Elaine (Olson) Ekstedt '69

Elaine (Olson) Ekstedt '69
Sara Jacobson

Elaine Ekstedt began as a student at MA in ‘66, graduated in ‘69, and has been a faculty member at the School since she began teaching English in the fall of ‘73!  Her job at Minnehaha is the only job she has ever formally applied for in her life.  She graduated from Augsburg College with a secondary education degree in English and had hoped to be a teacher but was hired as a faculty secretary.  A week before school started, Arlene Anderson called Elaine into her office and asked her if she was disappointed that she didn’t get a teaching position. Elaine said, “No! I know it’s going to be a lot of work.”   Arlene went on to share that Geri DeVries had decided to take a sabbatical. “How would you like to take her position with a full time English contract?”  In about two hours Elaine’s whole life changed.  She had one week to get ready.  “God just came along and pushed me head first. I didn’t have time to be worried about it.” 

Many Years, Many Hats

She never planned to be the most tenured employee at Minnehaha Academy, or dreamed about any of the things she has done!   Elaine taught English for five years, then took over the yearbook which grew into the Publications Program. After getting her Master’s in Special Education, she gave up Publications and became the Director of Special Academic Services.  Soon after she created a class called Basic Skills, which supported students in their English and writing.  She has had a major role with the school’s accreditation, has served on the Centennial and History Committees, and is the Volunteer Archivist at the Alumni/Archive House.  She now leads Learning Lab, where she teaches study strategies and habits.  “I have been blessed through the years to see a need, do something about it, and make it happen.  I’ve had incredible opportunities to do things here.”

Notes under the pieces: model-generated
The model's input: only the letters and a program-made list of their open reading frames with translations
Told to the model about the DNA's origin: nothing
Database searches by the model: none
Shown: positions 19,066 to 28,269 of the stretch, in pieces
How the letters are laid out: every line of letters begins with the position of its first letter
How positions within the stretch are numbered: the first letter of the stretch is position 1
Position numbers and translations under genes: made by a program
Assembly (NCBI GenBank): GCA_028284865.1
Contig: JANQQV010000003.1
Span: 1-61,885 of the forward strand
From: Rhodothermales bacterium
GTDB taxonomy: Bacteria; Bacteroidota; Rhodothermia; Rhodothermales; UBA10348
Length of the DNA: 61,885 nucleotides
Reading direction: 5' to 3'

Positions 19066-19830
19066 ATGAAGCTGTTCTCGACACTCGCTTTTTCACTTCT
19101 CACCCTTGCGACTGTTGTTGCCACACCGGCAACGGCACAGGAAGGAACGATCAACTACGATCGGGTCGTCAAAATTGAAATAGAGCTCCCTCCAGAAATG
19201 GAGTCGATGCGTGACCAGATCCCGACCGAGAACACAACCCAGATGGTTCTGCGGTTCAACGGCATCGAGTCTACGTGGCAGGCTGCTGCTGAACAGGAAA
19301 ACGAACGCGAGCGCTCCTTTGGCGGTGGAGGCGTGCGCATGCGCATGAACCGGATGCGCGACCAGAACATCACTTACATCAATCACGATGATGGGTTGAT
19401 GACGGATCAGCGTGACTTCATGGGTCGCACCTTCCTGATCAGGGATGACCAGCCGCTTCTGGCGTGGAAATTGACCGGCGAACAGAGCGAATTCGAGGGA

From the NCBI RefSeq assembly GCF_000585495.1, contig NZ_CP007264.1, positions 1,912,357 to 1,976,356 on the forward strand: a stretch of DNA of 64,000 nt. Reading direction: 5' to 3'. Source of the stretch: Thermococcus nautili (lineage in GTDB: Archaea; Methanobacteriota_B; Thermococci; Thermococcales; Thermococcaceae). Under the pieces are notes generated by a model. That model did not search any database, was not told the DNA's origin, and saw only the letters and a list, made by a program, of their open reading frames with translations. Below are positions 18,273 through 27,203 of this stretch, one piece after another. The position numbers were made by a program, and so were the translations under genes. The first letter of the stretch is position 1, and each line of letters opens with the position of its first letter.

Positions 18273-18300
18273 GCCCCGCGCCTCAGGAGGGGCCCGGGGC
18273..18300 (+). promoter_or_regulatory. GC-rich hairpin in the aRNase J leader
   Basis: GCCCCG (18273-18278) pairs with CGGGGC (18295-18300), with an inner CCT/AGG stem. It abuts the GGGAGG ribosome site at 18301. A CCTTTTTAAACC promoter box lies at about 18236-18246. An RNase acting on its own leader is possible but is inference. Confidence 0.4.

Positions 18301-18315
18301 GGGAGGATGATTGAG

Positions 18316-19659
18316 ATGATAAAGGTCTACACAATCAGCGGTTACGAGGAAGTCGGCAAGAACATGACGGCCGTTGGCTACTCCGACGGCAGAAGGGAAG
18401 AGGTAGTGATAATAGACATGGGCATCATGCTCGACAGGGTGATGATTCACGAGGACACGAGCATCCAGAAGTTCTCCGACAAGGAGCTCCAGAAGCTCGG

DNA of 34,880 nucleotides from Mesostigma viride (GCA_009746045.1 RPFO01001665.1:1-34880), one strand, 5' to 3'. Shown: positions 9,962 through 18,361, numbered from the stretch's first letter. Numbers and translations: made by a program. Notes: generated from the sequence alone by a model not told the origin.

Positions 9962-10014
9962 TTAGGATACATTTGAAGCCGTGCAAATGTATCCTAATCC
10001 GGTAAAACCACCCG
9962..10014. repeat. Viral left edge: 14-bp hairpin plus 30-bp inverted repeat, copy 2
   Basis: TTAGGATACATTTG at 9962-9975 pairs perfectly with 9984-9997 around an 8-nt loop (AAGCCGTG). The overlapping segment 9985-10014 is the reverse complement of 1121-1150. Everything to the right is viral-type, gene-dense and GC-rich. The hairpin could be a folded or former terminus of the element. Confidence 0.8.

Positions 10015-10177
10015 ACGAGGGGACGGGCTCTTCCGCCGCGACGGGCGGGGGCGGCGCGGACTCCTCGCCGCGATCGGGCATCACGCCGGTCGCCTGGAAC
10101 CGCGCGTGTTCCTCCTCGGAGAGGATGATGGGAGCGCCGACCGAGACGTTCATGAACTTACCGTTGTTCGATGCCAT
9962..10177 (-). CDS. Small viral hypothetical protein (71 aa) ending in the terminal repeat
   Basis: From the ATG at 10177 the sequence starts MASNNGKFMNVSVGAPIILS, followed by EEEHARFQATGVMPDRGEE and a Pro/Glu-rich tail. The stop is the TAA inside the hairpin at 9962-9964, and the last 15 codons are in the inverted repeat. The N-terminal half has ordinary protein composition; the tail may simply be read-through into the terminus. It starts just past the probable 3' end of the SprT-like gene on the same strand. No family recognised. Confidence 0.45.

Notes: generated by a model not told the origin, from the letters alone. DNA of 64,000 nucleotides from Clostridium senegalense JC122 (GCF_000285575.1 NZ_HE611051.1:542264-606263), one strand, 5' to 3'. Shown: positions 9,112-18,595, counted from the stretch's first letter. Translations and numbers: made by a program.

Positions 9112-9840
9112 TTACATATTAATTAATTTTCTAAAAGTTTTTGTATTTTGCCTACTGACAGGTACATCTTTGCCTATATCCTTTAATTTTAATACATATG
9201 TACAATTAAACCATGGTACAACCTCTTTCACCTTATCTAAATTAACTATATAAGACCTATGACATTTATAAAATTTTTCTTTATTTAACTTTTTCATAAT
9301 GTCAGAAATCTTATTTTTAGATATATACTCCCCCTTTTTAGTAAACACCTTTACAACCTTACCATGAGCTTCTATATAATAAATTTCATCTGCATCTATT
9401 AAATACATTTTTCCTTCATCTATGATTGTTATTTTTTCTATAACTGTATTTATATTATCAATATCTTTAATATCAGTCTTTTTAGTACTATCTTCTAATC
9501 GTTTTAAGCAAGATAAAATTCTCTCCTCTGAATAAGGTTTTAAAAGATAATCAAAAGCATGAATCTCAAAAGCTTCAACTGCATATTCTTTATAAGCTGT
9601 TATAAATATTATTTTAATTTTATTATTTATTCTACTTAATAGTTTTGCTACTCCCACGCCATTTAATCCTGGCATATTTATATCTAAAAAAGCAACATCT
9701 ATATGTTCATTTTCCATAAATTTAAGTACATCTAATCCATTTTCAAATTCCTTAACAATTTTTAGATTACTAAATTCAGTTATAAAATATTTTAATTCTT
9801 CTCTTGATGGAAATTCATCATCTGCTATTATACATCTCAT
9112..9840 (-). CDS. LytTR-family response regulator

The day before the explosion, Elaine was working at the Upper School.  She remembers using the bathroom and stopping to look at the posters that were above the sink. Then she walked out the door and noticed a purple post-it note on a classroom door that was signed by John Carlson.  It read “This room has been vacuumed.”  Shortly after she saw Ruth Berg and they talked for a minute. Then she walked back to the counseling office and worked on student files.  Twenty-four hours later it was all gone--including a person she had just spoken to the day before.  

Preserving the Legacy

Some time after the explosion, Elaine, Jim Wald, Curt Bjorlin, and Sara Jacobson were invited to walk through the remnants of the former campus and determine what could or should be salvaged. They focused on this question: “What connects with both the students and the history of MA?”   The criteria they decided on for keeping items were:  Did it have historical value?  Monetary value?  Student contact?  At the time they walked through and made decisions,  they had no idea what kind of space there would be in the new building. The focus for building and opening the new school was on the structural pieces--the objects that would have to be built into the building.  Other items could be incorporated later.